24/7/2017
09:42
snowman19: If the takeover approach was made in May why would PAYS pursue their own takeover strategy? Why would JL bother buying something new if he was willing to sell a long way below his 10 billion target value? Surely he would see the terrible irony of that? There would be no taste in creating unnecessary added value for a potential buyer. If the consortium knew of PAYS plans to buy Merchants it surely makes a nonsense of their offer, the share price could be where it is now on PAYS American acquisition plans alone. Pending results, with the Merchants RNS were likely to push the share price over £6.00 on their own. The 2 Friday RNSs are unlikely to have pleased the consortium as PAYS takeover plans could only make their offer look weaker. Maybe it was the perfect way of showing PAYS negative reaction to £5.90. JL hasn't rejected the offer yet because no formal offer has been made, I think JLs aspiration, ego and obvious acquisition plans for the future suggest that he & the Board are in no mood to roll over. I won't be selling as I believe it's far from a done deal. DYOR & best of luck to all holders.
21/7/2017
15:33
lomax99: IC view: Payment processors are the acquisition du jour, it seems. In the last fortnight, we have witnessed Vantiv’s successful bid for Worldpay, the purchase of Digital River Payments by Worldline, Ingenico’s takeover of Bambora, and Permira taking a 10 per cent stake in Swedish payments processor Klarna. By the time Paysafe (PAYS) announced it had received a possible takeover offer from a private equity consortium, the market had spent several days acclimatising to a developing trend. Shares in Paysafe rose 8 per cent on the news, a reaction subdued perhaps by prior M&A activity in the payment processing sector. The market response was also obscured by Paysafe’s announcement of its own acquisition: Texas-based Merchants’ Choice Payments Solutions (MCPS). Paysafe’s potential acquirer is a consortium of funds managed by private equity groups Blackstone and CVC Capital Partners. For Canaccord Genuity analyst Daud Khan, the offer is motivated by the heightened acceleration of consolidation in the sector. Mr Khan does not believe this will be the private equity duo’s only acquisition in the payments area – rather, Paysafe may form the cornerstone of consolidation, with two or three more acquisitions to follow. An important question is whether the terms of the offer will satisfy enough shareholders for the deal to complete. While Old Mutual – Paysafe’s largest shareholder, with a stake of around 10 per cent – has already offered its support for a potential deal, other shareholders may not find the terms so attractive. Each shareholder would receive 590p in cash per share, equating to a premium of 34 per cent to Paysafe’s average share price during the six months to the end of June 2017. However, Paysafe's shares have enjoyed a bullish run in recent months, rising 46 per cent since the start of the year. The shares closed at around 540p on the day prior to the offer announcement - just a 9 per cent discount to the takeover price. Could Paysafe be better off on its own? The bidding consortium would want to sell off Paysafe’s non-core Asia Gateway business to help finance their acquisition. For Mr Khan, based on a valuation of eight times earnings, Asia Gateway could be worth 55p a share. If Paysafe was to sell this business itself, Mr Khan reckons management could drive the group's share price up as high as 650p as a standalone entity, making the 590p offer price look relatively cheap. There is no certainty about whether a deal will go ahead. However, Paysafe is operating against a dog-eat-dog backdrop of consolidation, demonstrated by its own acquisition of MCPS for $470m (£362m). This should enable it to save money in the US while generating higher returns and enhancing its presence there. IC View Based on forecast EPS of 55¢ for the 12 months to December 2017, the offer price equates to 15 times forwards earnings. This is well below the value attached to Worldpay (WPG) by its bidders, at 30 times forward earnings. Admittedly, the latter has a market capitalisation more than three times that of Paysafe. However, this is by no means a done deal and other bidders may come forward. At 579p, hold.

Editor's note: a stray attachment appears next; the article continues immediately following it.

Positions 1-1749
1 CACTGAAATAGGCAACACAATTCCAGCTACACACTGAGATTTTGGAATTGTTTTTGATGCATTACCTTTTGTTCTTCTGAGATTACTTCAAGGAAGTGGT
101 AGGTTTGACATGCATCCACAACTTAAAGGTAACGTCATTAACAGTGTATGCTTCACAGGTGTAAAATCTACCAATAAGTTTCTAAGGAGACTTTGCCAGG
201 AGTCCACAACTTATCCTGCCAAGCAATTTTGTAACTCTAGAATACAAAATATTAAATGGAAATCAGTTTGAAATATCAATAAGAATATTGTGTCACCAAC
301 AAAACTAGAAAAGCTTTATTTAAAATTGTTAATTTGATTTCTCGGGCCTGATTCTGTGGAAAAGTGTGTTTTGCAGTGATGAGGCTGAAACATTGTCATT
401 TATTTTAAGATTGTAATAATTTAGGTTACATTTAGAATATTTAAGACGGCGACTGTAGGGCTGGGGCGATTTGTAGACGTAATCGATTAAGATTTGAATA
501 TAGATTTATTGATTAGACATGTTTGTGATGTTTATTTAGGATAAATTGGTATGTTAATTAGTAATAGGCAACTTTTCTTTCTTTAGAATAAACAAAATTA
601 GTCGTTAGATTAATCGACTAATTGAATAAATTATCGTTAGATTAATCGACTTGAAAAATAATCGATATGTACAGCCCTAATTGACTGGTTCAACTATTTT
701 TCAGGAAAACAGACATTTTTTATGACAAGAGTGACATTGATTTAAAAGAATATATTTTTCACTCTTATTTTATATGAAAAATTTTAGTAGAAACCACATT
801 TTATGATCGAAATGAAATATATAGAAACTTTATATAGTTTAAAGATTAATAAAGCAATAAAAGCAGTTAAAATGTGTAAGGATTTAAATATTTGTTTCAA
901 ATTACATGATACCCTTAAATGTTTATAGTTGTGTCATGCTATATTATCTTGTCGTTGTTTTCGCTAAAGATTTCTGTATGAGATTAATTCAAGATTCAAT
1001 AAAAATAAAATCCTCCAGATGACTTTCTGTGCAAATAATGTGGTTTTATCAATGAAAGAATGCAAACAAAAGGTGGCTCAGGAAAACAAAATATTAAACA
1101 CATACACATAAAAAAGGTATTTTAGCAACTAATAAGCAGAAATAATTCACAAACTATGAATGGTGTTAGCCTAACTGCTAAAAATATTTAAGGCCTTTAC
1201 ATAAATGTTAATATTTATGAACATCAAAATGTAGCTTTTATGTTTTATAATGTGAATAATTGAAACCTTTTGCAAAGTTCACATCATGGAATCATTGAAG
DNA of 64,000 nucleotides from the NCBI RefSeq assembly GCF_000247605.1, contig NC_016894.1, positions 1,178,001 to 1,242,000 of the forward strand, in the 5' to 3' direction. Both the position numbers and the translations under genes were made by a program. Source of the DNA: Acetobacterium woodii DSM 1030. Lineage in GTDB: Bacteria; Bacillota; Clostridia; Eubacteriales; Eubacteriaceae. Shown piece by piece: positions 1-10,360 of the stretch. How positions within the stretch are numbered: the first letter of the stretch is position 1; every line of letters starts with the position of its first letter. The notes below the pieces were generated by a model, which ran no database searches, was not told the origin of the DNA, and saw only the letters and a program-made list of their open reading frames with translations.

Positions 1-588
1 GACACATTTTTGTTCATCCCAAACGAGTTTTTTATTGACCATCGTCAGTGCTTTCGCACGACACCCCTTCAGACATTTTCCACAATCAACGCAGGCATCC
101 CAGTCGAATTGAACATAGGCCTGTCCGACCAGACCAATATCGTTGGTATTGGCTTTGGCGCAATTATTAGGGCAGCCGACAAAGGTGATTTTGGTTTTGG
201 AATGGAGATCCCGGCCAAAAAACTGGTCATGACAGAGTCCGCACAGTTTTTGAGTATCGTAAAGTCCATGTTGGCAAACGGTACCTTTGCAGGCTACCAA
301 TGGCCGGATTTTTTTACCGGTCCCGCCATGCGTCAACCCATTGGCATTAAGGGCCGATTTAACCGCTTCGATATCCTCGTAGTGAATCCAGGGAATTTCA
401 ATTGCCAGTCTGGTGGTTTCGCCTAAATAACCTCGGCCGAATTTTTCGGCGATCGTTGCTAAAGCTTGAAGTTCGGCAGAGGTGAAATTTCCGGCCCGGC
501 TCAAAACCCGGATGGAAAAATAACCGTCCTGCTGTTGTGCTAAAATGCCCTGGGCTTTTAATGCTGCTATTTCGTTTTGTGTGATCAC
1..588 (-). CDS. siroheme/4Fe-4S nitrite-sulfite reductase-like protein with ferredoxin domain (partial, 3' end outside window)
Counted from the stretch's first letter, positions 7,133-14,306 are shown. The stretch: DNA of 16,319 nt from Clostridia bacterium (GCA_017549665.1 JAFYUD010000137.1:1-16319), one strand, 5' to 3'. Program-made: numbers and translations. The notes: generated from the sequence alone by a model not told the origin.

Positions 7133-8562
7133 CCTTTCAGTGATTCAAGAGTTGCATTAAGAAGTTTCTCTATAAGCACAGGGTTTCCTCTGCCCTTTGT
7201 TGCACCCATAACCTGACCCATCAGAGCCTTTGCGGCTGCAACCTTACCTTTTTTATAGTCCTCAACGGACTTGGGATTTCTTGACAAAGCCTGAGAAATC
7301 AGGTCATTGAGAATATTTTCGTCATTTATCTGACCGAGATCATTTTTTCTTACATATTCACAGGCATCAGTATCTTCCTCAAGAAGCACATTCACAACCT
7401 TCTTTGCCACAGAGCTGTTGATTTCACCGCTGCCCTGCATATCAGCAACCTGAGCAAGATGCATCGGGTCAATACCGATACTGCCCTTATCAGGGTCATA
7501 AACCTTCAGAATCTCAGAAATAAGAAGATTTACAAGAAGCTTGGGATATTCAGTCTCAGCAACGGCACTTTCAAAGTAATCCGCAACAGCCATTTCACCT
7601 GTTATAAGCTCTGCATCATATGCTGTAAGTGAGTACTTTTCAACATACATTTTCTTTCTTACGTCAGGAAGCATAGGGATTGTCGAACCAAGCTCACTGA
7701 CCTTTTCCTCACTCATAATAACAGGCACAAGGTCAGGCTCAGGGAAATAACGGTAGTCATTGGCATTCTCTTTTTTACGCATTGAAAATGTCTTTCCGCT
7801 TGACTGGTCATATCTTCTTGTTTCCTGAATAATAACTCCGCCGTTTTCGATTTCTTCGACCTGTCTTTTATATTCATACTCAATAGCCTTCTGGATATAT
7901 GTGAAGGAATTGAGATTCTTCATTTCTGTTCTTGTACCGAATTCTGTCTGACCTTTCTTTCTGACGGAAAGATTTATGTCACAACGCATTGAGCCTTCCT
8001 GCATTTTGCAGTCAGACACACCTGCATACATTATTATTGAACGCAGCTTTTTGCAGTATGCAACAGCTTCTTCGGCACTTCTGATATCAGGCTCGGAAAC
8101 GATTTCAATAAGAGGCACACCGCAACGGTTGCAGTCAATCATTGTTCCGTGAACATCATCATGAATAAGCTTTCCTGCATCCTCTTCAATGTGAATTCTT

04/7/2017
09:04